A week later at another Toronto art hotspot (The Drake Hotel) I had the privilege of hearing James Blackshaw perform. Blackshaw is an English guitarist who is very inspiring. He’s not yet thirty. His albums are beautiful, lush, well-recorded and full of a guitar sound and style that I love. That being said, I try not to listen to his music much. His music is so close in form and execution to the music I want to make that I fear being too influenced by this young Brit. What an arrogant and conceited thought! But honest.

Being in these two radically different spaces united by “art” (The Power Plant is large and auster, empty of people – the Drake was full of night-clubbers waiting for a Prince theme party to begin) I was struck by how divergent public creativity is. Michael Snow is associated with everything from Albert Ayler to the Eaton Center, Prince and Miles Davis planned on making records together, James Blackshaw curated a compilation that featured a lute-player. Ezra Pound’s great realization at the dawn of the twentieth century was that all ages are contemporary, but this week was strange.

So I listened to recordings I made when I was first hearing James Blackshaw and was pleased to find that his influence had not been pervasive – it was barely detectable outside the fact that a 12-string guitar was being finger-picked. Here is one from the vaults:


Some people suffer for their art – I’m one of them. I had just gotten my gong when I made this song and was so excited to use it. Usually you see gongs on stands, suspended gracefully in the air. Mine doesn’t have a stand. So I have to pick it up with one hand, holding it away from my body as to not dampen the sound, and bang it with my other hand. My back was in terrible pain for well over two weeks. I haven’t recorded the gong since.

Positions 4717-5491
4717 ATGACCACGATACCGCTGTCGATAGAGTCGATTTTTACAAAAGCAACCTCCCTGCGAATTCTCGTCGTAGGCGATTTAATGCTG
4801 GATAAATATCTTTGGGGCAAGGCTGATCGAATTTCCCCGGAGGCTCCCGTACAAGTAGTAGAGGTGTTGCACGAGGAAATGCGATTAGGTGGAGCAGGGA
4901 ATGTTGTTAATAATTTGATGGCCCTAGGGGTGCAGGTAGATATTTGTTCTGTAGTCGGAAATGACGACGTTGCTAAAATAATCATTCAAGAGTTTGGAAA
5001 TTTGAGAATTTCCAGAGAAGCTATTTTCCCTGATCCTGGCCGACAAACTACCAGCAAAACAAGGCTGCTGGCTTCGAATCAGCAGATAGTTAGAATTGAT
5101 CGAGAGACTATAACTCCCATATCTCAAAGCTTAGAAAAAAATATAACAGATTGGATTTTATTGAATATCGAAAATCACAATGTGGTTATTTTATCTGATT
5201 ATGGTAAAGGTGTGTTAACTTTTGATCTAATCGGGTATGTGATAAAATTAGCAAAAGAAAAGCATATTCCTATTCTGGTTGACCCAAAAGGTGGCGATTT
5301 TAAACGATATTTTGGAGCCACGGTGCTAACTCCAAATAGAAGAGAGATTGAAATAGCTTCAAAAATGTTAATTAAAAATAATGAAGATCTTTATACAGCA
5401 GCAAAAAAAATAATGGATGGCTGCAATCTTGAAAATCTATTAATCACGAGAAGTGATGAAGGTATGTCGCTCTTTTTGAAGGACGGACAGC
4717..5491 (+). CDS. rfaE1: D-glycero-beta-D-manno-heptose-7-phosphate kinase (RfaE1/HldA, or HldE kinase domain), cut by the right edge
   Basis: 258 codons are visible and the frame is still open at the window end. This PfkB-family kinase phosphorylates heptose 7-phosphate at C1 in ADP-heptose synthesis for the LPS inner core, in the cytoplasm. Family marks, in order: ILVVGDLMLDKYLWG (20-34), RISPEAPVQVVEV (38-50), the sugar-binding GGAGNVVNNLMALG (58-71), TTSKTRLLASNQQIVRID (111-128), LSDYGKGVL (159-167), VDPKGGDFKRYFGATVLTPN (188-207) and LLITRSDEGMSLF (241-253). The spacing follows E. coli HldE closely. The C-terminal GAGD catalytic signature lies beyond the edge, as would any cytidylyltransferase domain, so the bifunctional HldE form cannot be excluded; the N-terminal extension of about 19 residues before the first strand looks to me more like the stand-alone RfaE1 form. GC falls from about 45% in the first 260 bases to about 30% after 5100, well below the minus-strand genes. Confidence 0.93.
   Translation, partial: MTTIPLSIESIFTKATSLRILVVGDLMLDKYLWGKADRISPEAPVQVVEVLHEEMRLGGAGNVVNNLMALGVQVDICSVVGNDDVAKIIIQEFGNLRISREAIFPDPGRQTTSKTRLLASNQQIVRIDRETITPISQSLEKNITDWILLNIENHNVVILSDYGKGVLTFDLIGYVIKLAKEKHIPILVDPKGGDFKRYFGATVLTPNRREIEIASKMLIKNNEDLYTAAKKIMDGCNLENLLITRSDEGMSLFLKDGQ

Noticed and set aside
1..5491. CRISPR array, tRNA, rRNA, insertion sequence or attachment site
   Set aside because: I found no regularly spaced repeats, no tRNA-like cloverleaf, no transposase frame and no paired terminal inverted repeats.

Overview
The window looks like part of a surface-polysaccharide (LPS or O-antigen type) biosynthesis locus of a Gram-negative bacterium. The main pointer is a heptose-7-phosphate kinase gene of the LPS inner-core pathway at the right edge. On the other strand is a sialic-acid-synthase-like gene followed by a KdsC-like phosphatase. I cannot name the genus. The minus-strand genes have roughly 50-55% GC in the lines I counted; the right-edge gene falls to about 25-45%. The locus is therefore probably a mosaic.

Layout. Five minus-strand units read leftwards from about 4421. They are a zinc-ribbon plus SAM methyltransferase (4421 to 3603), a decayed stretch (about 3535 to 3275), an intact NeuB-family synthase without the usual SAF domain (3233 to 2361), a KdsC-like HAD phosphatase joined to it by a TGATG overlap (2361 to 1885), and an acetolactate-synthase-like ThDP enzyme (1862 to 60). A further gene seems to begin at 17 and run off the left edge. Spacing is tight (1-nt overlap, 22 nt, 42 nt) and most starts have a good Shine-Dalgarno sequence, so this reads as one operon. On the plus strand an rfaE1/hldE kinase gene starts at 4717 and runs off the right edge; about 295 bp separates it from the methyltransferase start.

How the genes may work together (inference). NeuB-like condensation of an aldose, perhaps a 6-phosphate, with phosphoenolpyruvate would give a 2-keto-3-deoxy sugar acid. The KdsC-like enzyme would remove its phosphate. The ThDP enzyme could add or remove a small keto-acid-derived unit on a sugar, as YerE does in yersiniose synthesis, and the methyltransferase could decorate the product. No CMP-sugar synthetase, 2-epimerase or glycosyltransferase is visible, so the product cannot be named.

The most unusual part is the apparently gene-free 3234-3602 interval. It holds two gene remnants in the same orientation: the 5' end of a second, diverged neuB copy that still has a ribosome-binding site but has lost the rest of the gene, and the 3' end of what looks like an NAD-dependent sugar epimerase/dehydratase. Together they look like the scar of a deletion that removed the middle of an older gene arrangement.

Winter Pastoral

People like to complain about the winter weather. I like it. Winter is a great time to bunker down and get some work done.

Winter is also wonderful at magnifying distance.

Distances, Measurable and Otherwise

The cold weather has given me plenty of time to work through more music from the blog Allegory-of-Allergies. One of the very special treats there was this album by Loren Mazzacane Connors. The opening track put me in a pastoral mood. I got my guitar out.

I hope the opening theme of this puts you somewhere between John Fahey and Pat Metheny. That’s where I was. At the end I snuck in some of my second-rate Sibelius-esque brass playing. You can’t blame a guy for trying.